Rocket daredevil who planned South Dundas stunt is killed in California crash

Ogden Island, N.Y., as seen from the south shore of the St. Lawrence, with the water tower of Morrisburg, Ont., on the north side of the river, visible in the distance. Zandbergen photo, Nation Valley News

MORRISBURG — ‘Mad’ Mike Hughes, the American stuntman who once pitched South Dundas on the idea of hosting a rocket launch into neighbouring U.S. airspace — with him aboard — was killed in a similar daredevil stunt yesterday.

Hughes died when his homemade rocket crashed in the California desert Feb. 22, according to TMZ and other media outlets. He was 64 years old.


In 2014, the daredevil proposed marking the upcoming 40th anniversary of another stuntman’s notorious — and unsuccessful — attempt to jump over part of the St. Lawrence River and onto an American island, west of Morrisburg, in 1979. On that occasion, Kenny Powers was behind the wheel of a rocket-powered Lincoln that flew off a specially constructed gigantic ramp on the Canadian shore, sending the vehicle airborne over Lakeshore Drive before splashing down in the river, comically short of his intended target on the other side of the international border. Powers, who sustained multiple injuries in the stunt, had assumed the place of another stuntman, Ken Carter, who originally planned the jump years earlier. (The story is recounted in a National Film Board documentary, below).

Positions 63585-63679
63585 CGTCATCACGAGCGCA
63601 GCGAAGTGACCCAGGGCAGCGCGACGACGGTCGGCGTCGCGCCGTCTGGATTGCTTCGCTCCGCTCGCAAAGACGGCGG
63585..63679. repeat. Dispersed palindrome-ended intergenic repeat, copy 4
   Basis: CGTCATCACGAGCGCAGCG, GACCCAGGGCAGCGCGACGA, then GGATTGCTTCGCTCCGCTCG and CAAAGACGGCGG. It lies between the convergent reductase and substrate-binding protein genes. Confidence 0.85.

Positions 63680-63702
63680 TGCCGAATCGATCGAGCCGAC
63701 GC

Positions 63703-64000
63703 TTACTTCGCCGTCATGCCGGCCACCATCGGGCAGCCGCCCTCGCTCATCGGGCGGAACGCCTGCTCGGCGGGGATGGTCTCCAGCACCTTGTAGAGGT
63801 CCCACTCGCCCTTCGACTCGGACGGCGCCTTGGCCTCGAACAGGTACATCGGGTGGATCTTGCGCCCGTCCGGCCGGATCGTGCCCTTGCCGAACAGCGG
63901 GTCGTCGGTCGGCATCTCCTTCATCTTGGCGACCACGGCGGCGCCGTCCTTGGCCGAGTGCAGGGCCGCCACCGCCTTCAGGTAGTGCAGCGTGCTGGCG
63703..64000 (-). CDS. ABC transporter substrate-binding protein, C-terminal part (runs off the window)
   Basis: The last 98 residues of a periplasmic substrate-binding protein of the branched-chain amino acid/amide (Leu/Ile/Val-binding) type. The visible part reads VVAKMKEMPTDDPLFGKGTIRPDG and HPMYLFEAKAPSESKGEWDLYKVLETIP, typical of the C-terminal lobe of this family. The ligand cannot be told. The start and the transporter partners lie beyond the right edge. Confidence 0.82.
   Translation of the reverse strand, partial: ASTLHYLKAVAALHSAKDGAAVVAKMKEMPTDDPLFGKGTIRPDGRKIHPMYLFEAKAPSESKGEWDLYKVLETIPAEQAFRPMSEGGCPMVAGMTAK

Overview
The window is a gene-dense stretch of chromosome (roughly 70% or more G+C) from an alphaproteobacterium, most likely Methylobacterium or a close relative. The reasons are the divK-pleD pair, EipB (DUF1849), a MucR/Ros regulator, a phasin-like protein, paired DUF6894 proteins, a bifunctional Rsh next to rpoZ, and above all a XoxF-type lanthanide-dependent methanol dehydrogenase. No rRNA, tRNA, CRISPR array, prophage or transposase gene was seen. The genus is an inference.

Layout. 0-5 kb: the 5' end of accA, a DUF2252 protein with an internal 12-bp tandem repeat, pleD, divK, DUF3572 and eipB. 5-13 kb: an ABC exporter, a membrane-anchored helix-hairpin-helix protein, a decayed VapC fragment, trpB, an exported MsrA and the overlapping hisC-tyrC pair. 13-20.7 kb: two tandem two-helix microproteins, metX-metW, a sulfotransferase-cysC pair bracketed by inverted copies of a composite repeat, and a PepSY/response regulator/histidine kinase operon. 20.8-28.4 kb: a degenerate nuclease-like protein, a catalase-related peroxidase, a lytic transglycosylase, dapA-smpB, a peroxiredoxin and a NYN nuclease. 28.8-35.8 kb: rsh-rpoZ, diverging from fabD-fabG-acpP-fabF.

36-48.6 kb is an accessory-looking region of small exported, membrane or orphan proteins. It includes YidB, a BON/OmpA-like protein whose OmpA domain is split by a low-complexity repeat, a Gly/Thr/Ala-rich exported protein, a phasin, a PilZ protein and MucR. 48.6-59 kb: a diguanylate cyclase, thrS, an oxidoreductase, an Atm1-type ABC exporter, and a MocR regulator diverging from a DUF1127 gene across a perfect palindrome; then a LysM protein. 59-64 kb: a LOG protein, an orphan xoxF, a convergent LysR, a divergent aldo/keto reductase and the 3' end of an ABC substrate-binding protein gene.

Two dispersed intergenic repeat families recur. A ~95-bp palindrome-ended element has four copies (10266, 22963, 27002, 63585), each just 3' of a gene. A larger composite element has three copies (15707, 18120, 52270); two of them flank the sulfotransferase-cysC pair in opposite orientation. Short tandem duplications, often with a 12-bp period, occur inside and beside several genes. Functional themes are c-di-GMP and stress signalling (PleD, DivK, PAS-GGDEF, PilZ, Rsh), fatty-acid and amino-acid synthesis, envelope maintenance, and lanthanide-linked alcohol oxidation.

Enter Hughes, who wanted to stage his own version of the spectacle in homage to the earlier event — but in his case riding the steam-powered rocket for which he was known. By correspondence, he approached both the South Dundas Chamber of Commerce and the municipal council, suggesting a spring 2015 launch. While the Chamber supported the idea, the endeavour was grounded when the local politicians balked at some of Hughes’s requests, including liability coverage.

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